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Thread: Events in a row within some arbitrary n.

  1. #1
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    Question Events in a row within some arbitrary n.

    Okay, so say for example, at a football (soccer) game, the chance that someone walking through the turnstiles is an away fan, is 0.1 and 0.9 that they are a supporter of the home team.

    Now I observe 100 people walking through the turnstiles. How would I calculate the probability, of, within this set of 100 people, there being, for example, 7 or more away fans walking through the turnstiles in a row, at least once.

    Thanks and all the best,

    Sean.
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  2. #2
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    Should I have posted this in the University maths help? It's not for University work that's why I put it in here. :S
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  3. #3
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    I've recently started studying probability and statistics myself, so I would like to give this problem a try and help you. But if I were you, I would wait for someone to verify my work.

    If $\displaystyle p(k)$ is the probability of $\displaystyle k$ away fans walking through the turnstiles in a row, then $\displaystyle \sum_{k = 7}^{100} p(k)$ is the probability of $\displaystyle k$ or more away fans walking through the turnstiles in a row.

    To find a formula for $\displaystyle p(k)$, consider a simplified version of your problem with the same probabilities but with 10 observations instead of 100 observations. The following is a possible diagram of the different types of fans walking through the turnstiles

    OOXO

    where Os represent a supporter of the home team and the X represents the k away fans walking through the turnstiles in a row. There are $\displaystyle \displaystyle {10 - k + 1} \choose 1$ possible diagrams. Therefore, the probability of $\displaystyle k$ away fans walking through the turnstiles in a row is given by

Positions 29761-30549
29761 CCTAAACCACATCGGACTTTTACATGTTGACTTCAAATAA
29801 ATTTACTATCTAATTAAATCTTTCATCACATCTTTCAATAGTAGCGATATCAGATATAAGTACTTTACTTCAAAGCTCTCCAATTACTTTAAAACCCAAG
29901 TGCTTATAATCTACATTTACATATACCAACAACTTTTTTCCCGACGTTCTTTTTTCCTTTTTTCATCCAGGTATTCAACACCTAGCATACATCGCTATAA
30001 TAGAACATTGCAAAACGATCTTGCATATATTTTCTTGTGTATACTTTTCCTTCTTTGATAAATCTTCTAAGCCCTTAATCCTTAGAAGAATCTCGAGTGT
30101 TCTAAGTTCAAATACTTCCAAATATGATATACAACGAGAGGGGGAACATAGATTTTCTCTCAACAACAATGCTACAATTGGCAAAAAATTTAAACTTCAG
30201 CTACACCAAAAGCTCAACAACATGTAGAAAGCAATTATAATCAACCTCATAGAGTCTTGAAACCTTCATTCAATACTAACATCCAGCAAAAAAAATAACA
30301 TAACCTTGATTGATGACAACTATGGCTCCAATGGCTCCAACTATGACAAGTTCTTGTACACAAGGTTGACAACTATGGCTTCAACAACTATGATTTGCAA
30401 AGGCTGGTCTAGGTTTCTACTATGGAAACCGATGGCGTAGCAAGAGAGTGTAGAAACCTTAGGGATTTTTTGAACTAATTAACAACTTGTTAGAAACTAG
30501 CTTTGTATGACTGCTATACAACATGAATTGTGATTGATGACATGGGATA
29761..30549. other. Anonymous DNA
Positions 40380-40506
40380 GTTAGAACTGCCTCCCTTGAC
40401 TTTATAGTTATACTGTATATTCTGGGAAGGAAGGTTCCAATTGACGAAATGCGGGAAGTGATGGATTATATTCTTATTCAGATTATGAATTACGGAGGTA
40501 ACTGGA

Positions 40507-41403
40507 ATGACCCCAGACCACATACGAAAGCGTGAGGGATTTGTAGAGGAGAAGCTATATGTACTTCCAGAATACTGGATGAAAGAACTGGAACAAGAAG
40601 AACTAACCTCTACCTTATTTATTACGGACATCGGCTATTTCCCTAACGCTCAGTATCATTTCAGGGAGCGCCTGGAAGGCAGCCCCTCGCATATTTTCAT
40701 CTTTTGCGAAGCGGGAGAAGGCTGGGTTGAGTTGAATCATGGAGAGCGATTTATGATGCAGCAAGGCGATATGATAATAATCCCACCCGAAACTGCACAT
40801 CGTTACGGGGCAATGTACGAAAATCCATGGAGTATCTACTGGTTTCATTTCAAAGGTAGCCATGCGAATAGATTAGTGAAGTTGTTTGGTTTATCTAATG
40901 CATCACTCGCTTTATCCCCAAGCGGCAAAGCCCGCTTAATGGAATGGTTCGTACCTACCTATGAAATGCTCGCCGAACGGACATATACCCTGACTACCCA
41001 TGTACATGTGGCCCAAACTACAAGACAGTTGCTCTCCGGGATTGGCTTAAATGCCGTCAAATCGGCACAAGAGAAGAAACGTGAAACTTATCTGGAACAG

$\displaystyle p(k) = {10 - k + 1 \choose 1} (0.1)^k (0.9)^{10 - k}$

    For your problem, you would use 100 instead of 10.

    You may recognize this probability function as similar to the probability function for a binomial distribution. The difference is the binomial coefficient, which is different because you wanted to know the probability of 7 or more away fans walking through the turnstiles in a row.

    Now, substitute the formula for $\displaystyle p(k)$ into the summation formula at the beginning of this post and evaluate the sum. Can you take it from here?

    Again, I would wait for someone else to verify my work if I were you.
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  4. #4
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    This a very complicated counting question. Stay with me.
    Think of bit-strings, strings of 0s and 1s, of length 100.
    How many of those $\displaystyle 2^{100}$ strings contain no sub-string of seven consecutive 1s?
    Let $\displaystyle \mathcal{S}_n$ be the set bit-strings of length n that contain no sub-string of seven consecutive 1s.
    We want to count $\displaystyle \mathcal{S}_{100}$
    If we can find that number then we how many sequences have 7 or more away fans walking through the turnstiles in a row.
    Here is a start $\displaystyle \| \mathcal{S}_7\|=2^7-1 $. That is the number of bit-strings of length 7 which contain no sub-string of seven consecutive 1s.

    What is $\displaystyle \| \mathcal{S}_8\| $. Look for a pattern!
    What is $\displaystyle \| \mathcal{S}_{100}\|$
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